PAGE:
But Trump’s leadership aims during this crisis have been aimed at reelection, rather than a real project of governance or ideology. At the very moment public anger with China was about to run hot, he was sending air-kisses to Chairman Xi about the cessation of trade war, a move Trump calculated would send markets sky-high during his 2020 campaign. Trump’s poor performance in the crisis has him as one of the only world leaders who hasn’t seen a significant improvement in his approval rating.
Besides Trump, a number of intellectuals and political writers aligned to him have let their populist side run wild, questioning the authority of scientific advisers on lockdowns, and portraying masks as a symbol of submission to an expert-class they distrust.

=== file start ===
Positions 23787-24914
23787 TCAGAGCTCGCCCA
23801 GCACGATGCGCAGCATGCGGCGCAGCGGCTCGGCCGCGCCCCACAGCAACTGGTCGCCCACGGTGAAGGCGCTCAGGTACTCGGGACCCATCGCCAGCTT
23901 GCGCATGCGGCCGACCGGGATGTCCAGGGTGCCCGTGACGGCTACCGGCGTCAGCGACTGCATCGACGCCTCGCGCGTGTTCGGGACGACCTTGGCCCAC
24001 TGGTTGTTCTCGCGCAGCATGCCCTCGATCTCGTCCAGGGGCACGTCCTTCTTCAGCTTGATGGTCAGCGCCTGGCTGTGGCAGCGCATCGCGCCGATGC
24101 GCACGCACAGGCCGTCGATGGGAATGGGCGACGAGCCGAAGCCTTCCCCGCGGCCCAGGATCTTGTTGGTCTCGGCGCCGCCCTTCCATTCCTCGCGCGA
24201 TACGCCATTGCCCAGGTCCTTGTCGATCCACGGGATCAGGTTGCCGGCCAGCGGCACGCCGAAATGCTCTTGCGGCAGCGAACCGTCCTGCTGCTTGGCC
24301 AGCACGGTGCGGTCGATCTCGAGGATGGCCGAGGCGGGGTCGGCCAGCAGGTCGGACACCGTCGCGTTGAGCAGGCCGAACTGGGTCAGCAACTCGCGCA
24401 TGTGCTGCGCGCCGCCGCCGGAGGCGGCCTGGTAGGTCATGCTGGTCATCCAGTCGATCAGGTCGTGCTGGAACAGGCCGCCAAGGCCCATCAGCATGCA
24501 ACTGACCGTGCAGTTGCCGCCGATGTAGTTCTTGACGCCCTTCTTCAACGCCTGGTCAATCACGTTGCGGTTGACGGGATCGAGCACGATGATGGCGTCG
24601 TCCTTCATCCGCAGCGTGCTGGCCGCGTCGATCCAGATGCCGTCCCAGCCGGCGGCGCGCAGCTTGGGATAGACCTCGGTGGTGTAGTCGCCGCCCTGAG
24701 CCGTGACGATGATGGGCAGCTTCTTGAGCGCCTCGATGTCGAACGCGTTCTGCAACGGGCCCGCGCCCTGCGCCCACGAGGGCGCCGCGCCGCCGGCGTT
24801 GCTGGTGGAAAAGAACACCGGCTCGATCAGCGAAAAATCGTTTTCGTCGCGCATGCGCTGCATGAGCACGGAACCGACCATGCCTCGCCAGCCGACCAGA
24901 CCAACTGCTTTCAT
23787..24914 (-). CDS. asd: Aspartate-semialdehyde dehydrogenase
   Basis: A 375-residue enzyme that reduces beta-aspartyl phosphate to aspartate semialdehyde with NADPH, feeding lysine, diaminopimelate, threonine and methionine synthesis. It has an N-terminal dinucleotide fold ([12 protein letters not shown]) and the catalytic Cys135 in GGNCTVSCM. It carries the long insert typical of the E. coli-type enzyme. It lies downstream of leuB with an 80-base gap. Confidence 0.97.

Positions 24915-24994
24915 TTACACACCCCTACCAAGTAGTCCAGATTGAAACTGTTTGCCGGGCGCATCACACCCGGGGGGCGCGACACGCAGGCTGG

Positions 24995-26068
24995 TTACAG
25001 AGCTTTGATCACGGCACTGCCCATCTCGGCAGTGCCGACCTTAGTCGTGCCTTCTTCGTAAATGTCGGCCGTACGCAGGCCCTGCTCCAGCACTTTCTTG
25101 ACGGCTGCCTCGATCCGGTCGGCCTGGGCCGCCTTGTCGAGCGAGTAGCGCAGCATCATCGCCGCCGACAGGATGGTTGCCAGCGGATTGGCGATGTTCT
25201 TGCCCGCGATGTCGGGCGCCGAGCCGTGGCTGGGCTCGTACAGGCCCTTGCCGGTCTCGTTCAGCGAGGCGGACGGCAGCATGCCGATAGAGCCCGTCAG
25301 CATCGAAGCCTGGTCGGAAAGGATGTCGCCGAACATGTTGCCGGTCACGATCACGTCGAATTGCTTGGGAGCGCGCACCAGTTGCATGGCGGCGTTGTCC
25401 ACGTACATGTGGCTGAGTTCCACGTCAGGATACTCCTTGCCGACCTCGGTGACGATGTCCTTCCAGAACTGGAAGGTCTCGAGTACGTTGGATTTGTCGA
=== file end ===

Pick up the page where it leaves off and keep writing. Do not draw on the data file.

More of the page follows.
The whole Trump presidency is full of wasted chances. Trump said he wanted to be a nationalist and make the Republican Party a worker’s party. But the only effective changes he made were to drop the corporate tax rate and to appoint judges to the federal courts. He was only organized enough to do what the entire apparatus of elected Republicans was already prepared to do. Even where he had authority, he wasted it. He would announce a withdrawal from Syria, and the White House staff would countermand him or walk it back weeks later.